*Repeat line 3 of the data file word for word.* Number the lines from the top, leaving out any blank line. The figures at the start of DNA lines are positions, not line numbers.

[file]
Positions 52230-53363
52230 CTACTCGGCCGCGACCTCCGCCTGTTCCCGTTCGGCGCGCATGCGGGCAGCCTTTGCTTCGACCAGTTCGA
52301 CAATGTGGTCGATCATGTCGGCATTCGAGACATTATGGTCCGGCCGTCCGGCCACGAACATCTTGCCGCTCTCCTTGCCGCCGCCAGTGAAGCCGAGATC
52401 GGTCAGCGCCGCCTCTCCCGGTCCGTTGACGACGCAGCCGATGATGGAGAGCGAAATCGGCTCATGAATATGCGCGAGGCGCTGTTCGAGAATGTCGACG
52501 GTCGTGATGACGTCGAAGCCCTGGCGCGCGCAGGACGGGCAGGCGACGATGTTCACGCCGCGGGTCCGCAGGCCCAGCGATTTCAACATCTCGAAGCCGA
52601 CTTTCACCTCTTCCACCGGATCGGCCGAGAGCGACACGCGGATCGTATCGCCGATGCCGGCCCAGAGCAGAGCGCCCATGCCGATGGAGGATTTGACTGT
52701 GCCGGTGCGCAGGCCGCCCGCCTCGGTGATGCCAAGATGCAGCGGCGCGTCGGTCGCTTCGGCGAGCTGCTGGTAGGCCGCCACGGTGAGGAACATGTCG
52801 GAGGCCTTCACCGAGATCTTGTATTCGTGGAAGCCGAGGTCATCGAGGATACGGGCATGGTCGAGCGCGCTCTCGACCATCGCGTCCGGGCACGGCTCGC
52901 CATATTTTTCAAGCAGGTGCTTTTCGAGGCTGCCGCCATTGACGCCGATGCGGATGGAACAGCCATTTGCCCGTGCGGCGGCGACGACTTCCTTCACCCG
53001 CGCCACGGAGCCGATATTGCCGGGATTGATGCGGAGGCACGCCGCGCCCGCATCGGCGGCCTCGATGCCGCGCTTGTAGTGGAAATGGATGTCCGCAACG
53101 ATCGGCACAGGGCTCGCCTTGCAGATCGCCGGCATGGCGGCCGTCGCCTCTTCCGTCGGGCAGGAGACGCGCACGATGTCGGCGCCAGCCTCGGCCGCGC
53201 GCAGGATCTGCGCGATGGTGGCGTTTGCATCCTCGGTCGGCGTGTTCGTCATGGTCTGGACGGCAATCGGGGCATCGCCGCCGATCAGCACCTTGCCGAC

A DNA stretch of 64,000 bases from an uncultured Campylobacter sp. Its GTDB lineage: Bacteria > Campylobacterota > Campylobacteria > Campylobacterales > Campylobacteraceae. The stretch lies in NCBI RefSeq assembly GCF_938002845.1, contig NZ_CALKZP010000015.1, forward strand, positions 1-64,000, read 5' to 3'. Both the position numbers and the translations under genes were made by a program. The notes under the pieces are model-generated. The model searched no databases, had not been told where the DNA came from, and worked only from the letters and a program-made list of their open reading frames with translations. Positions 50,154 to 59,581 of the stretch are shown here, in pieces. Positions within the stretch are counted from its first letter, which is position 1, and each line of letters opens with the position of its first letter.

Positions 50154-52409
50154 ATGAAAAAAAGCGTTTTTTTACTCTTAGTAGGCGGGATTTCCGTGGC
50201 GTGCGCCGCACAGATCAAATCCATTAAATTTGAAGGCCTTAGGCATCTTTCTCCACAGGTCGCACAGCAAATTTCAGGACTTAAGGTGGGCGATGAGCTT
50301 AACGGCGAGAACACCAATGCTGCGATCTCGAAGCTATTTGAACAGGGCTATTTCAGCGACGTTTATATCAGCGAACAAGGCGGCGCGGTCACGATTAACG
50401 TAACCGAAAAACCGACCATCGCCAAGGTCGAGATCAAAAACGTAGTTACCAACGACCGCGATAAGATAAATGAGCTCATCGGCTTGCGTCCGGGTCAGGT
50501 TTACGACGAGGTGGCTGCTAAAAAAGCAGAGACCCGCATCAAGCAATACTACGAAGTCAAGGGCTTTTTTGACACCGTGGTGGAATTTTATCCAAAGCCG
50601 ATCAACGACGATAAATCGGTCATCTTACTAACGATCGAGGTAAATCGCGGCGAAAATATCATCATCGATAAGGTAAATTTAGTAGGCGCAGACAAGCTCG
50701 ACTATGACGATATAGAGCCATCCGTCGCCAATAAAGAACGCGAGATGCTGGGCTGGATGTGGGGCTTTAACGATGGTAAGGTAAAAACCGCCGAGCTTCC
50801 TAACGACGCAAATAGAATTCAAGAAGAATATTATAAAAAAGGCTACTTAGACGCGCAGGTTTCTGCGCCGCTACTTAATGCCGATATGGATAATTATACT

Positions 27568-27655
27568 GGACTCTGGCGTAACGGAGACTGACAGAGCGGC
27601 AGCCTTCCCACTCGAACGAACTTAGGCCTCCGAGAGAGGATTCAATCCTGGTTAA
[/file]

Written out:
52301 CAATGTGGTCGATCATGTCGGCATTCGAGACATTATGGTCCGGCCGTCCGGCCACGAACATCTTGCCGCTCTCCTTGCCGCCGCCAGTGAAGCCGAGATC